Aaron Orsak, technical sales engineer, Straightpoint, said: “We have been building a relationship with Versabar over a couple of years and we are pleased that our initial dialogue has culminated in the supply of the RLP (Radiolink Plus) units from our U.S. stock for the well support clamp application.”

Orsak explained that the load cells were 50 ton capacity but they did not see the full 300,000 lb. load due to what he called the “mechanical advantage” included in the application on the test rig.

The Radiolink Plus, Straightpoint’s most popular product, is capable of both weighing and dynamic load monitoring at speeds up to 200Hz. It features high weatherproof protection to IP67 or NEMA 6, battery life of 1,200 hours and can be connected to the Straightpoint range of multi function handheld displays and data logging software.

Recently marking a year since joining the force measurement, load monitoring and suspended weighing load cell manufacturer, and formerly of Bishop Lifting Products Inc. and Certex USA, Houston-based Orsak is a trusted commentator on the state of the Gulf of Mexico market as it pertains to below-the-hook equipment.

He said: “The market has been reasonably depressed over the last six months, but things are on the uptick. Taking opportunities to be integrated into the marine construction industry is just one facet of a global plan to make the best of the economical environment, as credible sources continue to forecast an increase in offshore investment.”

Press Release: 13 April 2016

New Load Cell Test Facility at Straightpoint HQ


A state-of-the-art 100t universal test machine is the centrepiece of a new load cell testing facility at UK manufacturer Straightpoint’s headquarters in Hampshire.
The machine, manufactured by USA company MTS, can test in compression and tension, offering the ability to test Straightpoint’s entire range of load cells up to 100t.
Meanwhile, as part of ongoing investment in testing capability, a 10-year-old, 350t rig has been upgraded with new servo controls and software, while a 55t tension-only machine, also in situ, completes the range of testing equipment available to the company’s engineering team.
Alfie Lee, operations director, said: “Improving our test facility was a significant undertaking on two levels. First, the equipment and software represented a substantial economic investment and, second, it was a logistical challenge. We had to make room for installation of the new machine, while relocating other equipment all within a tight timeframe in a busy manufacturing environment alongside our production and testing schedule.”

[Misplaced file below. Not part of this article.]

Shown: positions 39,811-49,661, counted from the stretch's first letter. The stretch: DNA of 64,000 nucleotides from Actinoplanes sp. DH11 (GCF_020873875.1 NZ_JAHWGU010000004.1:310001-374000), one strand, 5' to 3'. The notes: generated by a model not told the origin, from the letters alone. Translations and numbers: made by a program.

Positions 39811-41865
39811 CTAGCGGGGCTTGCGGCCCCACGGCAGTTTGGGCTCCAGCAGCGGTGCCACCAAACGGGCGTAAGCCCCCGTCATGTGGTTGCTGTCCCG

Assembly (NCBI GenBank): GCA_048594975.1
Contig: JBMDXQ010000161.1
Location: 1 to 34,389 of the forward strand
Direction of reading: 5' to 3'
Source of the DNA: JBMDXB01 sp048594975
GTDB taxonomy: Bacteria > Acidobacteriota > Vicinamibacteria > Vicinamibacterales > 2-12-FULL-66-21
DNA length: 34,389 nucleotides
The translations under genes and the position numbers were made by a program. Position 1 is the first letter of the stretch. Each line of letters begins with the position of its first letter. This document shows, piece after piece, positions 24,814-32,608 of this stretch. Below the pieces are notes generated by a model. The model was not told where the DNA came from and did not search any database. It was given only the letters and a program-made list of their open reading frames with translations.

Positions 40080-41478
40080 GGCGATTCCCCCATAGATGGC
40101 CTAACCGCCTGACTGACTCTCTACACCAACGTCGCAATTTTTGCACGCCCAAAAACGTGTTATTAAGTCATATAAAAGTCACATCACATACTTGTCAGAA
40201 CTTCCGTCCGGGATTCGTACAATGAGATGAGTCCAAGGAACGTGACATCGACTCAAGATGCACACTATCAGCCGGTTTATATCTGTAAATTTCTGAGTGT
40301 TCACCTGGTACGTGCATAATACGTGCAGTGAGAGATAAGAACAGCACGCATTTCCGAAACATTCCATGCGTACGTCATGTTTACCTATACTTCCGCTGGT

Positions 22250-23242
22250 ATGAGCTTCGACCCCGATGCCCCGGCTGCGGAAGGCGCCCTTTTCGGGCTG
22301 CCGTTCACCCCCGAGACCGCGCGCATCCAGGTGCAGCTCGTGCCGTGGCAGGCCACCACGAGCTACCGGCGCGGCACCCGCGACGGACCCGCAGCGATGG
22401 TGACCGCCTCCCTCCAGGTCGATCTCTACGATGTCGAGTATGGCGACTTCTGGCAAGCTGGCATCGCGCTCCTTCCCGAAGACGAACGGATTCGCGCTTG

The MTS universal test machine, which provides testing capability verified by a third-party UKAS laboratory, arrived in the UK at the turn of the year. Local supplier Rapid Response Solutions provided a mini crane and oversaw lifting and moving operations related to installation and relocation of equipment.
David Ayling, director, said: “The MTS unit is a universal testing machine combined with customised tooling, creating a top-of-the-range rig tailored to the specific requirements of force measurement, load monitoring and suspended weighing load cell equipment.”Straightpoint engineers refer to the rigs within the new test centre by codename and choose SP6 (the upgraded 350t rig), SP7 (55t) or SP14 (the new rig) depending on capacity and type of test they need to complete. Engineers, who previously applied loads and controlled operations manually, now have access to closed-loop, servo-controlled testing ability when using SP6 and SP14.
Lee added: “We can now programme test routines, which means when we need to proof test a load cell and take the force to 50t three times, our engineers don’t have to apply, un-apply and reapply the load manually. Our throughput has been dramatically increased as a result.”
In addition to calibration, the new machine will support Roshan Divakaran, design engineer, and his team in ongoing research and development programmes.
Straightpoint Expands ATEX Range as New Guidance Becomes Effective

straightpoint atex load cellStraightpoint’s expanded range of ATEX products conform with a new directive—2014/34/EU—that becomes effective today (20 April 2016), updating 94/9/EC.

At the turn of the year, the force measurement, load monitoring and suspended weighing load cell equipment manufacturer launched an ATEX and IECEx version of its most popular product, the Radiolink Plus wireless load cell, which met Zone 0, 1 and 2 hazardous area classification.

An ATEX version of the wireless Handheld Plus followed, while other wireless products including compression cells, shackle cells, load pins and the Running Line Dynamometer (or TIMH), part of the manufacturer’s tension in motion range, are also in accordance with the new 2014/34/EU directive and boast classification in the three zone, including 0 (an area in which an explosive gas atmosphere is present continuously or for long periods)—unprecedented in wireless below-the-hook force measurement technology.

Roshan Divakaran, design engineer, Straightpoint, said: “We have been in close collaboration with the Sira Certification Service, an independent certification body, for more than two years and it has been very helpful with the new directive implementation and certifications for the new products we’ve introduced. We have not only expanded our ATEX range of products, but we will be in a position to supply them from the first week of May—almost simultaneous with the new directive becoming effective.”

Divakaran explained that the notable changes to the directive largely centre on terminology, citing references to an EU Declaration of Conformity rather than EC Declaration of Conformity, prevalent in 94/9/EC. He also pointed to the EC type examination certificate becoming an EU type examination certificate in 2014/34/EU.

David Ayling, director, Straightpoint, said: “We have come a long way since making a decision in early 2014 to introduce the benefits of our best selling product, the Radiolink Plus, to applications where products that meet the requirements of ATEX are required to work in extremely hazardous environments. To launch the expanded range as the 2014/34/EU directive becomes effective is testimony to the dedication of Roshan and his team in addition to the strength of our relationship with the Sira Certification Service.”

Divakaran said: “We are experiencing growing demand for the ATEX products and anticipate continued interest in the Radiolink Plus and the expanded range, heightened by 2014/34/EU becoming effective as we speak.”